Cobra is a CLI framework for Go. It contains a library for creating powerful modern CLI applications and a tool to generate Cobra-based applications and command files. It has been adopted by some of the most well-known and famous Go projects. It is built on the structure of commands, arguments and flags.
It also provides special libraries for CLI application design, which support POSIX-compliant flags, subcommands, suggestions, autocompletion and the like. It comfortably integrates with Viper and includes a boilerplate code generator, which helps to focus on tool business logic. A number of tools have also been created with the Cobra framework, such as Kubernetes, Openshift, Podman, Hugo and Docker.
Commands are the ‘heart’ of an application, representing every supported interaction.
Cobra’s command list includes the Cobra Generator (a program which allows to add as many commands as possible, and helps to incorporate Cobra with the application worked upon).
With the help of the Cobra library, the user can introduce additional commands (after creating main.go and rootCmd files. They are stored in cmd/ directory). Creating new commands requires no additional tools.
Cobra also automatically adds a help command, which covers all other commands in the system by adding a ‘help’ flag to each one of them.
Flags modify the way how a command operates. Flags set for a command are passed down to children commands and ones which are available to that command. Those flags are stored in the ‘pflag’ library (a derivative of common standard libraries, which inherited their interface). Flags offer modifiers to control how a command operates. The library includes global, local and cascading flags. There are two ways to assign the flag to work with.
- Persistent flags. It is a type of flag which applies not only to the command, but also to every command under the main one. Being assigned by the root, it is called a ‘Global flag’.
- Local flags. These flags are assigned locally and apply only to one particular command. In case of a parent command being flagged, ‘Command.TraverseChildren’ should be enabled for Cobra to parse local flags on other local commands before executing the target command. Otherwise, local flags on parent commands would be ignored.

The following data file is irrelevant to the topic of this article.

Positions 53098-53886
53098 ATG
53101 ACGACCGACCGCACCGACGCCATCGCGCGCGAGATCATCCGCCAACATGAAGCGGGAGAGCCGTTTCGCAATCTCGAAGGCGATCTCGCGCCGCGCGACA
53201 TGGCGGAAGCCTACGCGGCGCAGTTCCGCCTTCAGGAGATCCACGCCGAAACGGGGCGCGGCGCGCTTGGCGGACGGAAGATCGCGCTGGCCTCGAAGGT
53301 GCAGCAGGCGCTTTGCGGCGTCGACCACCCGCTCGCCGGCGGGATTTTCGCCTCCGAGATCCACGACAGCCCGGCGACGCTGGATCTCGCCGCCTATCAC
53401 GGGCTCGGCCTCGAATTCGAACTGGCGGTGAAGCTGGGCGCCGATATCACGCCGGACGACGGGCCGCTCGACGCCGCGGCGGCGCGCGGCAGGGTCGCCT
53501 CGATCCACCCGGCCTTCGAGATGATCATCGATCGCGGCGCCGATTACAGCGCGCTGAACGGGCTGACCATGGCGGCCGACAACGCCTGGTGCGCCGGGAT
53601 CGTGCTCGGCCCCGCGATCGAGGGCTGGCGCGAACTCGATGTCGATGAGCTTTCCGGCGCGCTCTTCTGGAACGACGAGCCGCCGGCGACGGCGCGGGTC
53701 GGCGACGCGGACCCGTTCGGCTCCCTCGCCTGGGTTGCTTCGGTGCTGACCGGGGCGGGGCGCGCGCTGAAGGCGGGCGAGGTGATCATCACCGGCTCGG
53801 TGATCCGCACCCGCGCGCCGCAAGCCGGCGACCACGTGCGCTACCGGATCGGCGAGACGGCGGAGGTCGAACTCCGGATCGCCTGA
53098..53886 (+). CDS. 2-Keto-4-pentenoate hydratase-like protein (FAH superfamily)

Cobra also includes several inbuilt validators:
- ‘NoArgs’ (reports an error when there are positional arguments)
- ‘ArbitraryArgs’ (accepts the arguments)
- ‘OnlyValidArgs’ (reports an error, if there are positional arguments, which are not enlisted in the ‘ValidArgs’ field of Command)
- ‘MinimumNArgs(int)’ (reports an error when the number of positional arguments is less than N (stated or necessary)
- ‘MaximumNArgs(int)’ (reports an error when the number of arguments is bigger than N)
- ‘ExactArgs(int)’ (reports an error, when the number of positional arguments does not equal N)
- ‘ExactValidArgs(int)’ (reports an error if there the number of positional arguments is not exactly N or there are positional arguments, which are not in the ‘ValidArgs field of Command’)
- ‘RangeArgs(min, max)’ (reports an error if the quantity of arguments does not fall within the range between minimum and maximum number of expected arguments)
As other frameworks, Cobra has its own list of special features, which make it useful and attractive. These include:
- Easy subcommand-based CLIs, such as ‘app server’ or ‘app fetch’
- Fully POSIX-compliant flags, including short and long versions
- Nested subcommands
- Easy generation of applications and commands with ‘cobra init appname’ and ‘cobra add cmdname’
- Automatic help generation for commands and flags
- Automatic help flag recognition of ‘-h’, ‘-help’, etc.
- Automatically generated bash autocomplete for the application
- Command aliases, which allow to change parts without breaking them
- Optional tight integration with Viper for 12-factor apps
Launched in 2019 and based in Dubai, SmartState is one of the leading DeFi security auditing firms. We conduct security tests and check the code core, smart contracts and blockchain for all types of errors, vulnerabilities and other issues.
Although SmartState gave a start to operations with smart contract auditing of DLT-projects, from the very beginning, we made our services surpass the classic purview of smart contract audit and security testing. We specialize in manual testing, so the SmartState’s tech team of white-hat security professionals measure up a project’s git and offer guidelines and recommendations for its further advancement. Security audit reports review the threats and vulnerabilities with which codebases may be exploited in the future, as the network achieves scalability and expands to accommodate more use cases and functionality.
Stay tuned and find more about us and what we provide on our: